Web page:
Comments are one of the real weapons of blogging. "Traditional" websites don't have them. This is the reason that blogs create conversations instead of lectures.
While attending the University of Vermont, I sat through dozens of lectures in auditoriums with 200+ other students. It wasn't very personal, and frankly, they weren't very interesting. Each year, the classes got smaller and smaller until you were actually having a conversation with the professor and the other students. This is the time where you could ask questions, contribute your own ideas, and actually learn something.
Blogs are the equivalent of the "senior year" on the web. No longer are customers forced to sit through the lecture of a website where all you can do is receive the information the website wants you to, which usually isn't very much.
Blogs allow you to participate by clicking the 'comment' link found at the bottom of every article on a blog and adding your own thoughts and asking questions. Sometimes the author of the article will answer your question or further the conversation, and often times other readers will do the answering and the continuing.
This feedback results in tremendous value for your company when your readers:
- ask questions you haven't thought of yourself
- point out problems in your products or services you hadn't noticed
- give you ideas for new products
- start developing a relationship with you that eventually translates into sales
Negative Comments: the greatest weapon
The big fear my clients have with comments is the negative comment. No one likes to be criticized, particularly in such a public way. I will ask the client at this point if they are committed to customer service and they always answer, "Of course."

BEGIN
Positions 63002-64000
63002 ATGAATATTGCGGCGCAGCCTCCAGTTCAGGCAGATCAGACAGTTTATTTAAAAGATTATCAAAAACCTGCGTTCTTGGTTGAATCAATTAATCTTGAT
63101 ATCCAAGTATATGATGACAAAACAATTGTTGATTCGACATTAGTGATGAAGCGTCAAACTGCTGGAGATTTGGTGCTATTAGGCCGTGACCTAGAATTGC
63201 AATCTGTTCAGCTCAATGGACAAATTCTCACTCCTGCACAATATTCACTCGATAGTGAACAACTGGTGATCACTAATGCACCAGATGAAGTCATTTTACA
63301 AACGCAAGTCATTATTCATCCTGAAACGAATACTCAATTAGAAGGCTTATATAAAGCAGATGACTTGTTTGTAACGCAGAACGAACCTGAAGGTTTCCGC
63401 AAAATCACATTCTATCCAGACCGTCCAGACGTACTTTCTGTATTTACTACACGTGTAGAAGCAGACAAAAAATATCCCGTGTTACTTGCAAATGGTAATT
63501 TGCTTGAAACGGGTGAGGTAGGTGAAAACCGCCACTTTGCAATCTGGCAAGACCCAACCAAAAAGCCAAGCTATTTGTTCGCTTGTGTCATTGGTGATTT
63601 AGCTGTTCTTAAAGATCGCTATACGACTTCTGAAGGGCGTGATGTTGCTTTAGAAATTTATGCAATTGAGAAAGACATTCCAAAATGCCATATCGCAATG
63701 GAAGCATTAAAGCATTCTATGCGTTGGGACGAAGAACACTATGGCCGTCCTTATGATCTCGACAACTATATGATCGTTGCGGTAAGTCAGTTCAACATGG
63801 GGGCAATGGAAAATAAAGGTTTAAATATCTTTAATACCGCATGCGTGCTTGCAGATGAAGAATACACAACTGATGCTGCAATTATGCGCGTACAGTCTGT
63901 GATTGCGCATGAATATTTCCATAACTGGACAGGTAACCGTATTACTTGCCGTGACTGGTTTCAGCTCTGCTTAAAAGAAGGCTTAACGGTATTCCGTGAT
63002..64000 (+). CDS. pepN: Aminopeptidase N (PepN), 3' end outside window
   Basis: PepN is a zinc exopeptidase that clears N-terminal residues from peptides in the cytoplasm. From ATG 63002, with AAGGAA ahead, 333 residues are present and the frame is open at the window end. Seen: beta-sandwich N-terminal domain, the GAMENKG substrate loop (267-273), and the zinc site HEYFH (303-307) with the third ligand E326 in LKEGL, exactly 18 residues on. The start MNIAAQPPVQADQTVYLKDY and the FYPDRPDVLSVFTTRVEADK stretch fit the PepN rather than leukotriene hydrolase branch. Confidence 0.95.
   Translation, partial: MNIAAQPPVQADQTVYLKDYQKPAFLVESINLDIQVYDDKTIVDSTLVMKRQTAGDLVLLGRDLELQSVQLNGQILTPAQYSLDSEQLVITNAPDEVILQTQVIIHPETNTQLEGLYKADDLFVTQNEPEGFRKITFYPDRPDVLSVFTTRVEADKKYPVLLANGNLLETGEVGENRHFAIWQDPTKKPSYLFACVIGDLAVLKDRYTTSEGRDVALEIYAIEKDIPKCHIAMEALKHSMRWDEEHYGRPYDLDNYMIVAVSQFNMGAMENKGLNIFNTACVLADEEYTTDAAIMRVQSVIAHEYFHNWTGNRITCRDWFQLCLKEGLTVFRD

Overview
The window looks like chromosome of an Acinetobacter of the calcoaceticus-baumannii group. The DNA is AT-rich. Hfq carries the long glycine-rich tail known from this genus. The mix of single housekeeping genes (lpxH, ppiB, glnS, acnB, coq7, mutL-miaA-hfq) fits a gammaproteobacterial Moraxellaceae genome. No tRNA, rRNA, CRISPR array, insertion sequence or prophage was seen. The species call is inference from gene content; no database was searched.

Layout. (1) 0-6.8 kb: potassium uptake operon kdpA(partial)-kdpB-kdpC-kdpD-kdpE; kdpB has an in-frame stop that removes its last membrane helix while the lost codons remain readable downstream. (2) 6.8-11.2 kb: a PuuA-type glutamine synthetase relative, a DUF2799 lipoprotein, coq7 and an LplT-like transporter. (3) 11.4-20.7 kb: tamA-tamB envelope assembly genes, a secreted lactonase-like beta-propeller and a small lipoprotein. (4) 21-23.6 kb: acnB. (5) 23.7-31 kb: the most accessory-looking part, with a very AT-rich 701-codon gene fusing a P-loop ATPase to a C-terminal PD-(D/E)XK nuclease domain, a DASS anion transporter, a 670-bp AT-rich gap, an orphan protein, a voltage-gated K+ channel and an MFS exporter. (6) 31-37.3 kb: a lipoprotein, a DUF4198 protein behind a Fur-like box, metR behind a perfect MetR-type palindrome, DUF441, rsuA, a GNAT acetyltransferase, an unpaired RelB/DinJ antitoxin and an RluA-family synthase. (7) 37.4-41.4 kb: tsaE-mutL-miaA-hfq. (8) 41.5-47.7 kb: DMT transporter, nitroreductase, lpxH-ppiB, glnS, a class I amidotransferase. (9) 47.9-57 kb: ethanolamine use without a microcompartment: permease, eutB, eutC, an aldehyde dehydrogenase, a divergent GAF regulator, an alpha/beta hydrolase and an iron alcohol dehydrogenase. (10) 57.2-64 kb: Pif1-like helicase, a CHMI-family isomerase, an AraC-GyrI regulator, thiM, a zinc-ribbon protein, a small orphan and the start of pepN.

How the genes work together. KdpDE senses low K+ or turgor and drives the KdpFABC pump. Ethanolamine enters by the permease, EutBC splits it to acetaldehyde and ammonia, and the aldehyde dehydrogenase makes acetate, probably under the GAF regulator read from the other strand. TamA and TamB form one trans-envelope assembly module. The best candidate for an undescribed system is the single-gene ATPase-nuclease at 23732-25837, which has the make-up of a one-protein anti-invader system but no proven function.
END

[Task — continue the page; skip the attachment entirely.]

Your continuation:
"Than it isn't a problem," I tell them. After I let them have a funny look on their face for a few seconds I explain that negative comments can be the best weapon of all. They allow you to address a problem in a very public and permanent way and show the world what a good guy/gal you are. Furthermore, your other readers will often jump in and defend you without you having to lift a finger yourself. And that's an awesome feeling when your customers come to your own defense!
Finally, should a comment go over the line and include profanity or really offensive language, you can always delete it (you can even pre-screen comments before they are 'live'). But don't delete the ones from folks who are just upset for a valid reason. Address their concerns and let the comment and your response become a testimonial of how committed you are to having happy customers.
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